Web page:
‘Pandemic is not over’: ministers criticised for scrapping UK Covid surveillance | Coronavirus

Ministers have been accused of “turning off the headlights at the first sign of dawn” after scrapping nationwide Covid surveillance programmes, with scientists saying it will almost certainly end up costing more money in the long run.

Last week, scientists announced that the React study – which randomly tests about 150,000 people across England each month to see how many are infected with coronavirus – will be scrapped at the end of March, and no further data will be collected beyond that point.

Funding is also being withdrawn from the Zoe covid symptom study, the Siren and Vivaldi studies (which monitor infections in health workers and care homes) and the CoMix social contacts survey, while mass free testing is due to end on 1 April.

The Office for National Statistics’ Covid infection survey, which regularly samples the same 180,000 people to estimate what percentage of the UK populations is infected, will continue.

It comes as growing numbers of new infections in multiple countries led one expert to prompt speculation that Europe could be at the start of a sixth wave of Covid infections, partly driven by the “stealth” BA.2 Omicron variant.

Dr Stephen Griffin, a virologist at the University of Leeds, said the decisions on Covid surveillance would slow the country’s ability to respond and adjust to future waves or surges of infection, making the current reliance on emergency booster programmes progressively less viable, and were at best “shortsighted”.

Griffin said: “At worst, it is symptomatic of a policy-driven movement to ignore the fact that the pandemic is not over, and that we remain in a highly dynamic situation with respect to immunity versus infection and virus evolution. This is about as far from ‘following the science’ as you can get.

“Losing these programmes will almost certainly end up costing more in terms of disruption than saved. It is a false economy, and yet another example of short-term thinking.”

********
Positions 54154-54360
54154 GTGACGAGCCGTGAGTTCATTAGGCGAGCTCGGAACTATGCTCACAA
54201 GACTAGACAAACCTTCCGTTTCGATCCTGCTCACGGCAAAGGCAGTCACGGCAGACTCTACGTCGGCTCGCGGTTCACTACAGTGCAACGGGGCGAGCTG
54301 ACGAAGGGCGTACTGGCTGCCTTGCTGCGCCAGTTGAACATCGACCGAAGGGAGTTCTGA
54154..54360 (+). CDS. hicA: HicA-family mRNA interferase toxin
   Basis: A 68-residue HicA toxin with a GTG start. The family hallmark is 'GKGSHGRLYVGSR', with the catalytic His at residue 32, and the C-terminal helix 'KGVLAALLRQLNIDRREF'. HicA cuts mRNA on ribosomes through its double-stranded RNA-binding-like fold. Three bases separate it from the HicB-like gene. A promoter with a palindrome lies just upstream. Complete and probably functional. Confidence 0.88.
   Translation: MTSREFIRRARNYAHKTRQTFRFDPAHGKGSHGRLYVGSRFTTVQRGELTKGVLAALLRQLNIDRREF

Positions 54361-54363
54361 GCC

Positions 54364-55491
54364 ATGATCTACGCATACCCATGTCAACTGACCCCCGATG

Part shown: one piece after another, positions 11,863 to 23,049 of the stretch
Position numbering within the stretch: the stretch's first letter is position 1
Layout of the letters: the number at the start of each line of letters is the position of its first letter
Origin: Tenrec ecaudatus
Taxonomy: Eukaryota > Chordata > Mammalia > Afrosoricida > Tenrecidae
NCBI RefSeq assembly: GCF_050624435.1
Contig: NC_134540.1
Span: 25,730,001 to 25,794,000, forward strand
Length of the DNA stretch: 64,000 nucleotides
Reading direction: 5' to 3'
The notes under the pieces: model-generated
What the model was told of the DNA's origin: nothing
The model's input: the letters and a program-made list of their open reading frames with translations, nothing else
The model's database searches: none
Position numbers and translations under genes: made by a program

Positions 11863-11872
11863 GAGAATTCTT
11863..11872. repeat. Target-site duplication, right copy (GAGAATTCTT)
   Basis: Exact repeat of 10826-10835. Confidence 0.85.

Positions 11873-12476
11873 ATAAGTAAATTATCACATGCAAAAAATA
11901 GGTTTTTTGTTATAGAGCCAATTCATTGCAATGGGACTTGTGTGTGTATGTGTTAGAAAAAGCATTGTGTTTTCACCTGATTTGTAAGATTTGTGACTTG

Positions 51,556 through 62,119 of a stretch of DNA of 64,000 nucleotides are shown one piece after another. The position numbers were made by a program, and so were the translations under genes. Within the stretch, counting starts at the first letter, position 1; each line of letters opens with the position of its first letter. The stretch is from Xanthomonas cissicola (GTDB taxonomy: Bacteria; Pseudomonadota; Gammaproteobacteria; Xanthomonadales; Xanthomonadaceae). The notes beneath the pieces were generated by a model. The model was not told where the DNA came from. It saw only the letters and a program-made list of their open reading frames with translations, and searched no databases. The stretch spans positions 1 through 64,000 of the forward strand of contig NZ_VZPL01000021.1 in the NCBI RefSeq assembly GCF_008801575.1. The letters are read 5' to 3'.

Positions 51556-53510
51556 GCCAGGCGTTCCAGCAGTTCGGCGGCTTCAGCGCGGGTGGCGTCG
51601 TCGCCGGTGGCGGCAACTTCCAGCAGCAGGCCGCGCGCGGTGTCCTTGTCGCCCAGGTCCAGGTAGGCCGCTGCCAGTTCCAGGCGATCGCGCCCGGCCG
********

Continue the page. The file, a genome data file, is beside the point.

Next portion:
Stephen Reicher, a psychologist at the University of St Andrews, said the decisions made no sense on public safety or public health grounds. “It is like turning off the headlights at the first sign of dawn. You can’t see what’s coming and you don’t know when it makes sense to turn them on again,” he said.

Earlier this month, the government announced that its Scientific Advisory Group for Emergencies (Sage) would no longer regularly meet to discuss coronavirus. Reicher, who sat on the Sage behavioural science subcommittee, said the decision to stop funding these surveillance studies was “far more significant than standing down Sage”.

He said: “Those scientists are still working and can reconvene quickly. But how can they work – or know if they need to reconvene – if the data isn’t there?”

The ending of free mass testing on 1 April could make the situation even worse. “Johnson’s insistence that ‘tests will be available for anybody to buy’ completely misses the point,” said Dr Kit Yates, a mathematical biologist at the University of Bath. “Many people in the UK will not be in the position to spend a significant portion of their budget on testing each week. Others will simply be put off by the cost.

“The consequence will be that testing drops significantly, people become less aware when they are infectious, and consequently less able to take the ‘personal responsibility’ that the government has been highlighting so vociferously in the aftermath of their removal of other Covid mitigations.”

According to the latest ONS figures, the percentage of people estimated to have tested positive for coronavirus rose in England, Wales, Scotland and Northern Ireland in the week ending 5 March, while the percentage of infections compatible with the Omicron BA.2 variant also increased across all countries.

Austria, the Netherlands, Switzerland, Germany and many other European countries have also seen a sharp increase in daily confirmed cases since the start of March.

Dr Eric Topol, director of the Scripps Research Translational Institute in La Jolla, US, said the uptick could mark the beginning of a sixth wave of Covid infections in Europe, driven by a combination of the BA.1 and BA.2 Omicron variants and the relaxation of restrictions in many countries.

Topol said: “There are definitive signs of a new wave starting throughout many countries in Europe, some of which also are also showing increases in Covid hospitalisations. It is hard, at this point, to determine if the cause is reducing or eliminating restrictions, BA.2’s higher rate of transmission, or waning of immune protection from vaccines.

“Right now is the last time that countries like the UK and US should be cutting funding or abandoning any surveillance and testing measures. As much as we all would like it to be, the pandemic is far from over.”